Carbohydrates have a bad reputation in recent times.  With the new trend of wheat-free, grain-free, low-carb, and gluten-free diets, mixed messages have been sent out to make individuals like you and me think that all carbohydrate-containing foods are bad for us.  However, unless you have a serious condition like celiac disease, which makes you gluten intolerant, or unless you are allergic to wheat or other grains, then such foods are not going to place your health at any danger.  In fact, in moderation, many carbohydrate-containing foods can help stabilize our blood sugar levels if eaten in a healthy way.  Read below for the truth about carbs and how to plan your meals to keep your blood sugar levels in check.

  • Distribute your carbs evenly throughout the day:   In order to keep your blood sugar levels stable throughout the day, it is important to distribute your carbohydrate-containing foods throughout the day.  One carbohydrate exchange is equal to about 15 grams of carbohydrate. Therefore a piece of bread, 1/3 cup cooked pasta or rice, 1/2 medium baked potato, 1/2 cup of a starchy vegetable such as corn or peas, or 1 medium piece of fruit, to name a few is equal to one carbohydrate exchange.  Most individuals are recommended to consume between 3-5 carbohydrate exchanges per meal time and 1-2 carbohydrate exchanges 2 hours after meals.  This even distribution prevents your body from being put under pressure to digest too many carbohydrates all at once and allows those carbohydrates to be used efficiently as energy in your body.
  • Pair carbohydrate-containing foods with protein sources: Carbohydrate-containing foods alone can raise blood sugar levels.  However, if you pair such foods with a protein source, you will not only be fuller longer, but you will stabilize your blood sugar levels.  For example, instead of just a piece of whole-wheat toast, spread on a tablespoon of peanut butter; instead of just a bowl of strawberries for a snack, try dicing the strawberries on top of some low-fat yogurt; instead of just eating some blue-corn tortilla chips for a snack, sprinkle on a few tablespoons of low-fat cheddar cheese to add a flavor and protein kick!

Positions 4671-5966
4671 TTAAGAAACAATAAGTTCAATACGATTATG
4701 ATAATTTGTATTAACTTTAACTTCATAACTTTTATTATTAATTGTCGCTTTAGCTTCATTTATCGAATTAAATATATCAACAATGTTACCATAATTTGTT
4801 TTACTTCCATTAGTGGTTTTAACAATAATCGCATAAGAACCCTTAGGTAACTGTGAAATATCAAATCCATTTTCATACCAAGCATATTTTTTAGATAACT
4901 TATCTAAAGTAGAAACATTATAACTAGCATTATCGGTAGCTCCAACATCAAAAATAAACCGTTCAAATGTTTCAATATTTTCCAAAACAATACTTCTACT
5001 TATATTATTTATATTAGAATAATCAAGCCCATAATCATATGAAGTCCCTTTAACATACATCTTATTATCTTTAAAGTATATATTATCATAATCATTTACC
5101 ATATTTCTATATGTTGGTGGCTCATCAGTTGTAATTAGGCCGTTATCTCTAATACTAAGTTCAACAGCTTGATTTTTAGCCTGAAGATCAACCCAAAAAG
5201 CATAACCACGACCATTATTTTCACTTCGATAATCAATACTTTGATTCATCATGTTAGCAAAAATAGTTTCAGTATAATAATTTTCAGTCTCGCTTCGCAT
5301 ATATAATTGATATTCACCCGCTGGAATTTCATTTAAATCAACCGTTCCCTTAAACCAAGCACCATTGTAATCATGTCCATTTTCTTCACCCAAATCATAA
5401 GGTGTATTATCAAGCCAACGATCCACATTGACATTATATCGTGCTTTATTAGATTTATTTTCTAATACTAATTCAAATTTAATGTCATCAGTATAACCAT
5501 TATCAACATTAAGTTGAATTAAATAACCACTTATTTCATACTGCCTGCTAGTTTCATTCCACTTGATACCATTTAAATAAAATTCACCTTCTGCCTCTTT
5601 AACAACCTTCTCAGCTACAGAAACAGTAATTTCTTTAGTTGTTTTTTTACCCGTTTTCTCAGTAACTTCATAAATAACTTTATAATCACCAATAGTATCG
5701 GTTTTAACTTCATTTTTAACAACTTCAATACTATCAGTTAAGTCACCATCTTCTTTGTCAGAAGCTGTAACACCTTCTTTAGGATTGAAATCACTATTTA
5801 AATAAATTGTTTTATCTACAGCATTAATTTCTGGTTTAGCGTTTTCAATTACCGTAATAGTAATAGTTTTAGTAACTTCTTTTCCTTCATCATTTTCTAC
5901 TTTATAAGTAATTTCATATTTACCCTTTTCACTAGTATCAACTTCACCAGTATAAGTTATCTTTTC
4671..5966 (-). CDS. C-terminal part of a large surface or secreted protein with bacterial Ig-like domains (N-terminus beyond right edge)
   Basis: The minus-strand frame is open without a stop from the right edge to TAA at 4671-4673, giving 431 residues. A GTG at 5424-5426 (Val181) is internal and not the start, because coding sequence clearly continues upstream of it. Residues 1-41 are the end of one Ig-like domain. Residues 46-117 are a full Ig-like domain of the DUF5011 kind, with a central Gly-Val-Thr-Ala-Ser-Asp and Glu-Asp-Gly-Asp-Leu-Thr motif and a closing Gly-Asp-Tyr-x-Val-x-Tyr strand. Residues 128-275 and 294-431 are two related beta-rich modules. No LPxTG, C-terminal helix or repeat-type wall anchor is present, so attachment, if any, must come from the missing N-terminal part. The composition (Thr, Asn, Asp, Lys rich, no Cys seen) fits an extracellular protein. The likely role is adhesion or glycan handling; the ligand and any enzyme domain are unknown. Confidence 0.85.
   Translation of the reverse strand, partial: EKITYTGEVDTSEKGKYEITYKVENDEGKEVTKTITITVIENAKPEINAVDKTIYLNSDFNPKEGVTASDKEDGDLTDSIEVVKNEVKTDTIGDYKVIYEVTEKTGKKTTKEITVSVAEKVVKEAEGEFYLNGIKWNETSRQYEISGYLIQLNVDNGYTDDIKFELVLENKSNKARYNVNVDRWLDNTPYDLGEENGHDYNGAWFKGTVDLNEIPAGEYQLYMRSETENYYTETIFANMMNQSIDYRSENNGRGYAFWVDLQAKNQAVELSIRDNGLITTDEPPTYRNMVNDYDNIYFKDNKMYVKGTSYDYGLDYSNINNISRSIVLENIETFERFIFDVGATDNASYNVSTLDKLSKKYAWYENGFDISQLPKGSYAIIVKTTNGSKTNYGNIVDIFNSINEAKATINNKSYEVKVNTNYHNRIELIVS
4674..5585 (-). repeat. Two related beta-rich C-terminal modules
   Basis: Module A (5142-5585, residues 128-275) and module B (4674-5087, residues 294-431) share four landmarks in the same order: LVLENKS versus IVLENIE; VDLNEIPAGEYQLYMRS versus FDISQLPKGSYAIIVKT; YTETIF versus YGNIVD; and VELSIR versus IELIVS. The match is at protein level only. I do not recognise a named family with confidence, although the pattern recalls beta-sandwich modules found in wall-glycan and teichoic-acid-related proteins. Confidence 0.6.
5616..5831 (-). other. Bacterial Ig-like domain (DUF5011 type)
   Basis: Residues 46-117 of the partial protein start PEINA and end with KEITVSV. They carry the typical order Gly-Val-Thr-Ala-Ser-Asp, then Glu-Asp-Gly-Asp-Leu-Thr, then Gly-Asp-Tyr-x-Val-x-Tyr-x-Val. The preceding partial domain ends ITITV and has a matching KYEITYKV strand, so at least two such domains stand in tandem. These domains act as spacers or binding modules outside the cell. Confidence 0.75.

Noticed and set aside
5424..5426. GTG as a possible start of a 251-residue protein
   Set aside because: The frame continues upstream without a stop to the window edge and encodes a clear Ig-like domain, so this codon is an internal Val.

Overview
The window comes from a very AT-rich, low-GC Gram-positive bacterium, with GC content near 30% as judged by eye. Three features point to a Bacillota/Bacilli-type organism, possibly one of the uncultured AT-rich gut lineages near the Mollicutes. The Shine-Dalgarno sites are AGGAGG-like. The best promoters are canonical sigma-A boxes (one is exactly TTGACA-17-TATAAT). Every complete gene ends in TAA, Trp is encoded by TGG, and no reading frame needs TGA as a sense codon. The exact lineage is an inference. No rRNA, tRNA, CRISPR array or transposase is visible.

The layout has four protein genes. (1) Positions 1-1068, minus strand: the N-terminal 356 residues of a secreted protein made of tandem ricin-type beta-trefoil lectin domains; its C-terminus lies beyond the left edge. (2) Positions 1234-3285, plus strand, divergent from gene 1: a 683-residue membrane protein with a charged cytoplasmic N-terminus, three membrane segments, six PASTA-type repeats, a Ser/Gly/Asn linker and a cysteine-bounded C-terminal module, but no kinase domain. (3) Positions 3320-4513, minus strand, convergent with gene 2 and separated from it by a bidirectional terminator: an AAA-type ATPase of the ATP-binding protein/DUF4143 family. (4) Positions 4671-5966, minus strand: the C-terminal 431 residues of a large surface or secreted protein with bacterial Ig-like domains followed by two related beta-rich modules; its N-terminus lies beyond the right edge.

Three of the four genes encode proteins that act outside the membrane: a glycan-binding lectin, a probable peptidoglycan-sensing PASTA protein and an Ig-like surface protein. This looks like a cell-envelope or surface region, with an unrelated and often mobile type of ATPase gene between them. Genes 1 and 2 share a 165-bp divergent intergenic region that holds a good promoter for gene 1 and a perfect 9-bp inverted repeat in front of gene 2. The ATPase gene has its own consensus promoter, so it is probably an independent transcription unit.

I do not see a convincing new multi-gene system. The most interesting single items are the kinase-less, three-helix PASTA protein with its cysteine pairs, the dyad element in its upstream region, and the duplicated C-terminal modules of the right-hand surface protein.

• Stick with fiber-rich carbohydrate-containing foods:    Whole grain breads and pastas, brown and long grain rice,  fruits and vegetables, and beans contain rich sources of fiber that can slow digestion and allow your body to absorb all of the nutrients from your food, thus allowing more time for the carbohydrates in your food to be distributed and used as energy.  Foods such as whole-wheat flour products, wheat germ, nuts, and vegetables contain insoluble fiber that helps to bulk stool and prevent digestive issues such as constipation or irregular bowel movements, which if not resolved can interrupt the movement of waste products out of our bodies and can lead to illness.  Foods such as oats, peas, beans, apples, and carrots, contain soluble fiber that helps to lower cholesterol and blood glucose levels by converting into a gel-like substance in our digestive systems when combined with water, thus slowing down digestion and keeping us fuller longer.
  • Limit or avoid refined and processed starches and sugars: More processed and refined starches and sugars such as white flour-based products such as white breads and pastas, white sugar-containing products such as sweetened juices and colas, white rices, and white potatoes get digested very quickly in our system thus placing our blood sugar levels on a roller coaster ride.  The initial consumption of such food can satisfy us and provide us with energy known as a "sugar high"and in turn, increasing our blood sugar levels. Within about 2-4 hours, however, such foods are digested in our bodies and our energy levels dip down and cause us to feel fatigued and hungry again.  This process, also known as postprandial hypoglycemia, can lead to increased consumption of high-carbohydrate foods to prevent the "low" feeling and in turn, can lead to weight gain and increased risk of developing diabetes, or complicating already established diabetes in the long-term.

So instead of cutting out carbohydrate-containing foods all together, which can be difficult to maintain and make eating more of a chore than a pleasure, just be carb smart!

References: Mayo Clinic, National Institutes of Health